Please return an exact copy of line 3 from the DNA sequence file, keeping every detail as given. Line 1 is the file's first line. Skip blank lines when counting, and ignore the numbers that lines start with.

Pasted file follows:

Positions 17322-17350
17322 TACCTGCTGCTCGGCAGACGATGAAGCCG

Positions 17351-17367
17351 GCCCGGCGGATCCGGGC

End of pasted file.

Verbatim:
Positions 17351-17367